“Lowest common denominator rhetoric rarely squares with reality….” You think?

  • Dale

    Jerry and Dave–

    The fact that a large number of people are misusing a word does not mean the usage is correct, even if it’s reflected in a dictionary. The etymology of “evangelical” is clear–it’s derived from the latin/greek words for “good news”, a synonym for gospel. It is specifically tied to Christianity, albeit in all forms, not just conservative Protestantism. There are more appropriate words–like orthodox or strictly observant–to describe the Shi’ite regime in Iran. Those words do not make a spurious connection to Christianity, and those should be used especially when a writer is describing a controversial Muslim political regime.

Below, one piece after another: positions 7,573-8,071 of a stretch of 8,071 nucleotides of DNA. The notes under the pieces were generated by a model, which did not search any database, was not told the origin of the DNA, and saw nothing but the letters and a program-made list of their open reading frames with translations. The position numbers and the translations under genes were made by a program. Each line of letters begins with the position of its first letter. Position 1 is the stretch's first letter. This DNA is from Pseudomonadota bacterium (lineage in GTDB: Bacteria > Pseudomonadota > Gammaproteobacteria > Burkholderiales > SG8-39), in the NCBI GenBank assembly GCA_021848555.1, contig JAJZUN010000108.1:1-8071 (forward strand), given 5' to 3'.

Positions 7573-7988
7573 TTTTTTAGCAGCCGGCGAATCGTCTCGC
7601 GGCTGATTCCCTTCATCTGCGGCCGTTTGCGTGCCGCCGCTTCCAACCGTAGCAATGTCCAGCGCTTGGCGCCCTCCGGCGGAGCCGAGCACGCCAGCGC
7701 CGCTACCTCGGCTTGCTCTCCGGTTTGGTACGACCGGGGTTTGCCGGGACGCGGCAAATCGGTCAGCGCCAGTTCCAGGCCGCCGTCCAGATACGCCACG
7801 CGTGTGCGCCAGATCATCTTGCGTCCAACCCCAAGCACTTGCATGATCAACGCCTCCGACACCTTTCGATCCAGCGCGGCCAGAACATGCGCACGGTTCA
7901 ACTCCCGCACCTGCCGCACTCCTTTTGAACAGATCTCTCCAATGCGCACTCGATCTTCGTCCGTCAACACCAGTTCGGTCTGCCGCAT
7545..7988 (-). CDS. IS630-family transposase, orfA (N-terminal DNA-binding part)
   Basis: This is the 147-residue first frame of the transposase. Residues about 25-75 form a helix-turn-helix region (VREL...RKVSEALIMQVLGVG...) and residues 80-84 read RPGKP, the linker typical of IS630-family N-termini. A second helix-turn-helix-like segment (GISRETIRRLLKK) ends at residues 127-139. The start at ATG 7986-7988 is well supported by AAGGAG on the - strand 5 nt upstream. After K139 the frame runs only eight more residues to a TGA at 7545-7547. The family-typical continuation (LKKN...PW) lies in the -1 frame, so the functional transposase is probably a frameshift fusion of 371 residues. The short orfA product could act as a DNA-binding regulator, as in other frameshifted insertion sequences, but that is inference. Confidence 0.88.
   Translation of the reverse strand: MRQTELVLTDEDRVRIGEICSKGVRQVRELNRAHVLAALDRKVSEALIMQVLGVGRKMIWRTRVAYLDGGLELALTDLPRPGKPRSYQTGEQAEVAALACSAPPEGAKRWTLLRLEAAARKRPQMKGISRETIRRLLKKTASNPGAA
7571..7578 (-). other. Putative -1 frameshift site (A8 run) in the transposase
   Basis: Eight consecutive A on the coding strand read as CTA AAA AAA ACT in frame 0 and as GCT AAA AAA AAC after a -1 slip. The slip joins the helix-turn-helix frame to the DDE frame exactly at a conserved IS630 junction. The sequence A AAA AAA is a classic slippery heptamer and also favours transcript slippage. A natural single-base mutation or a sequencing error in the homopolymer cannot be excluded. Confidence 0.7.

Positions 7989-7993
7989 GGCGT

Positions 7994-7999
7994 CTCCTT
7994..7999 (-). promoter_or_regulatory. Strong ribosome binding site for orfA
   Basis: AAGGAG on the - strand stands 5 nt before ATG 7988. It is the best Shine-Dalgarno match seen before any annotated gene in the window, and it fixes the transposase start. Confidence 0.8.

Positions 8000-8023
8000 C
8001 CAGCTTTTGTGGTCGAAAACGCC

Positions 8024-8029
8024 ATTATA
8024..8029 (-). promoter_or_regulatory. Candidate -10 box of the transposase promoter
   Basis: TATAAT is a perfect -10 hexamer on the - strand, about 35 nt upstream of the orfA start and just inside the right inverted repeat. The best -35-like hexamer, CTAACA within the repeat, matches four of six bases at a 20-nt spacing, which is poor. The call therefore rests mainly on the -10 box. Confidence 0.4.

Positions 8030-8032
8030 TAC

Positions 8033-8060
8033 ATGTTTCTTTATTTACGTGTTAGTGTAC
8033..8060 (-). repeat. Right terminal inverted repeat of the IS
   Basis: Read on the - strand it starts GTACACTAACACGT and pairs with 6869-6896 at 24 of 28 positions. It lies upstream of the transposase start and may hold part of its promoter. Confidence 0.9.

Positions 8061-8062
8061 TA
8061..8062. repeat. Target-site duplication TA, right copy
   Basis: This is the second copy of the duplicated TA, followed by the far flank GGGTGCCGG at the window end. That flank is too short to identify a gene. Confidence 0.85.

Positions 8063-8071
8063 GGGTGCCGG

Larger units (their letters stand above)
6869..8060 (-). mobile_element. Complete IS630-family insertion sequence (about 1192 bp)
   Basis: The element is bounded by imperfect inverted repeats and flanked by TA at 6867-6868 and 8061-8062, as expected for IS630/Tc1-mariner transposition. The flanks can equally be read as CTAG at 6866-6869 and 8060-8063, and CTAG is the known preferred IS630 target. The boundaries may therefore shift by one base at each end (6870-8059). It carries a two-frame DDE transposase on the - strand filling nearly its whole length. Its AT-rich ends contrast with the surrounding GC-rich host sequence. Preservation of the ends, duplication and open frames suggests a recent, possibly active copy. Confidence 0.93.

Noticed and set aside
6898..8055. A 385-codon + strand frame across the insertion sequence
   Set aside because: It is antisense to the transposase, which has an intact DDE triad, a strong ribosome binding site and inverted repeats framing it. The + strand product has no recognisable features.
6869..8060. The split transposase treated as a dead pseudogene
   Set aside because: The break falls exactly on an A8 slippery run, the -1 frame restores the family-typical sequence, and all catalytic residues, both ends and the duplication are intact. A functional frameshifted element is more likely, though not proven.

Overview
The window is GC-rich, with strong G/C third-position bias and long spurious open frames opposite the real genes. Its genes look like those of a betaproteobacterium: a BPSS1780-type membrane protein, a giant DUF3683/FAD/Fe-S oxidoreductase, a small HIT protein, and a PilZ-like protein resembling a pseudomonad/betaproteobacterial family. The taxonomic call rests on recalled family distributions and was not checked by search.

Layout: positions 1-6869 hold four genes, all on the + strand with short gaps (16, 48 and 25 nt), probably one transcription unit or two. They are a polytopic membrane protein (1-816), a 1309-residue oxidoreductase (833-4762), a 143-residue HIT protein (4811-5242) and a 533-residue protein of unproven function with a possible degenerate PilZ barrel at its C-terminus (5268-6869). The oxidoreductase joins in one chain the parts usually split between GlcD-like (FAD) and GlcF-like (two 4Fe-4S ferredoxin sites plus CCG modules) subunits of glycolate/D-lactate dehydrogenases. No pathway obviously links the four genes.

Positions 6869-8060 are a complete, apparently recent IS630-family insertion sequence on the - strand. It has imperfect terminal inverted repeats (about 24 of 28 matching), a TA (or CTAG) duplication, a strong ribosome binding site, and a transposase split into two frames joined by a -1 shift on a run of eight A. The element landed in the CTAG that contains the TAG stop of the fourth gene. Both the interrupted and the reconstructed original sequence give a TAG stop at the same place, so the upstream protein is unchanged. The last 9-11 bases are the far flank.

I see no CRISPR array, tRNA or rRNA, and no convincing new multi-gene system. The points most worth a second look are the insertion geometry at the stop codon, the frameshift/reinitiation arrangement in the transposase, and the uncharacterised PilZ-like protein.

Anyhow, I wasn’t particularly aware of Shi’ite efforts to spread Islam. At least in my part of the world, it’s the Sunnis who make the most effort to educate the public about their beliefs and invite outsiders into the mosques. I don’t think those Sunnis would describe themselves as “evangelical,” or welcome an attempt to attach that word, with its inherent Christian connotations, to their faith. The Shi’ites are functionally invisible. So “evangelical” fails as both a descriptor and a metaphor.

  • http://www.mikehickerson.com Mike Hickerson

    Jerry,
    I received the same response when I once questioned a newspaper editor’s description of Jesuit missionaries as “evangelical.” The word adds nothing to the sentence above, and only confuses matters. Whatever happened to “omit unnecessary words”?

  • Dave

    Dale, I hate to be the one to break this to you, but neither “evangelical” not “gospel” is copyrighted by Christianity any more. Language evolves.

  • http://www.tmatt.net tmatt

    DAVE:

    Spoken like a true postmodern, a position that essentially makes accurate, fair journalism impossible (not that everyone cares about that).